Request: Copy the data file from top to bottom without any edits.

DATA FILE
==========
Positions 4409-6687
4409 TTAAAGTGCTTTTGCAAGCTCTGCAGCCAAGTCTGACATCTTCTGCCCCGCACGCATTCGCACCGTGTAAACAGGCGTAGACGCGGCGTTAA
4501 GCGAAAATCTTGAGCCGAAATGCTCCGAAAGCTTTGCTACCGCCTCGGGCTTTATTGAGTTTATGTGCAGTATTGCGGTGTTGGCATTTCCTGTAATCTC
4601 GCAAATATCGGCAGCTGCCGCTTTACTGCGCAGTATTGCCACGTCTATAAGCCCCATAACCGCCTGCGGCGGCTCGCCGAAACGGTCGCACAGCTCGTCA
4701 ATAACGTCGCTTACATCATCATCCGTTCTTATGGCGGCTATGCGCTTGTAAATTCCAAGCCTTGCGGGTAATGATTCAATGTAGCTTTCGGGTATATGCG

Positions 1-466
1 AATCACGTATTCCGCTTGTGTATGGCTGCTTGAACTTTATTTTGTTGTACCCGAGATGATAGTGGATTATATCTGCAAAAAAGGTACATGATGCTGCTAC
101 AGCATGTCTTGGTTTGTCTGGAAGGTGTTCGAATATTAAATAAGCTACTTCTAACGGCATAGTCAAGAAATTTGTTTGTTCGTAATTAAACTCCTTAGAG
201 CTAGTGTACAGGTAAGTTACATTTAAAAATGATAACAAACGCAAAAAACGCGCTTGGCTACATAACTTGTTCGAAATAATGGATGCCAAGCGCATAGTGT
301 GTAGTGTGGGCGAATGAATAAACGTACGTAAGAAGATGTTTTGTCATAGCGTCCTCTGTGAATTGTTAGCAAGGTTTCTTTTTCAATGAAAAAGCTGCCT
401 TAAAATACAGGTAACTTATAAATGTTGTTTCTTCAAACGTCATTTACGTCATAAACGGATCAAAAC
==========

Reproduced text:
Positions 4409-6687
4409 TTAAAGTGCTTTTGCAAGCTCTGCAGCCAAGTCTGACATCTTCTGCCCCGCACGCATTCGCACCGTGTAAACAGGCGTAGACGCGGCGTTAA
4501 GCGAAAATCTTGAGCCGAAATGCTCCGAAAGCTTTGCTACCGCCTCGGGCTTTATTGAGTTTATGTGCAGTATTGCGGTGTTGGCATTTCCTGTAATCTC
4601 GCAAATATCGGCAGCTGCCGCTTTACTGCGCAGTATTGCCACGTCTATAAGCCCCATAACCGCCTGCGGCGGCTCGCCGAAACGGTCGCACAGCTCGTCA
4701 ATAACGTCGCTTACATCATCATCCGTTCTTATGGCGGCTATGCGCTTGTAAATTCCAAGCCTTGCGGGTAATGATTCAATGTAGCTTTCGGGTATATGCG

Positions 1-466
1 AATCACGTATTCCGCTTGTGTATGGCTGCTTGAACTTTATTTTGTTGTACCCGAGATGATAGTGGATTATATCTGCAAAAAAGGTACATGATGCTGCTAC
101 AGCATGTCTTGGTTTGTCTGGAAGGTGTTCGAATATTAAATAAGCTACTTCTAACGGCATAGTCAAGAAATTTGTTTGTTCGTAATTAAACTCCTTAGAG
201 CTAGTGTACAGGTAAGTTACATTTAAAAATGATAACAAACGCAAAAAACGCGCTTGGCTACATAACTTGTTCGAAATAATGGATGCCAAGCGCATAGTGT
301 GTAGTGTGGGCGAATGAATAAACGTACGTAAGAAGATGTTTTGTCATAGCGTCCTCTGTGAATTGTTAGCAAGGTTTCTTTTTCAATGAAAAAGCTGCCT
401 TAAAATACAGGTAACTTATAAATGTTGTTTCTTCAAACGTCATTTACGTCATAAACGGATCAAAAC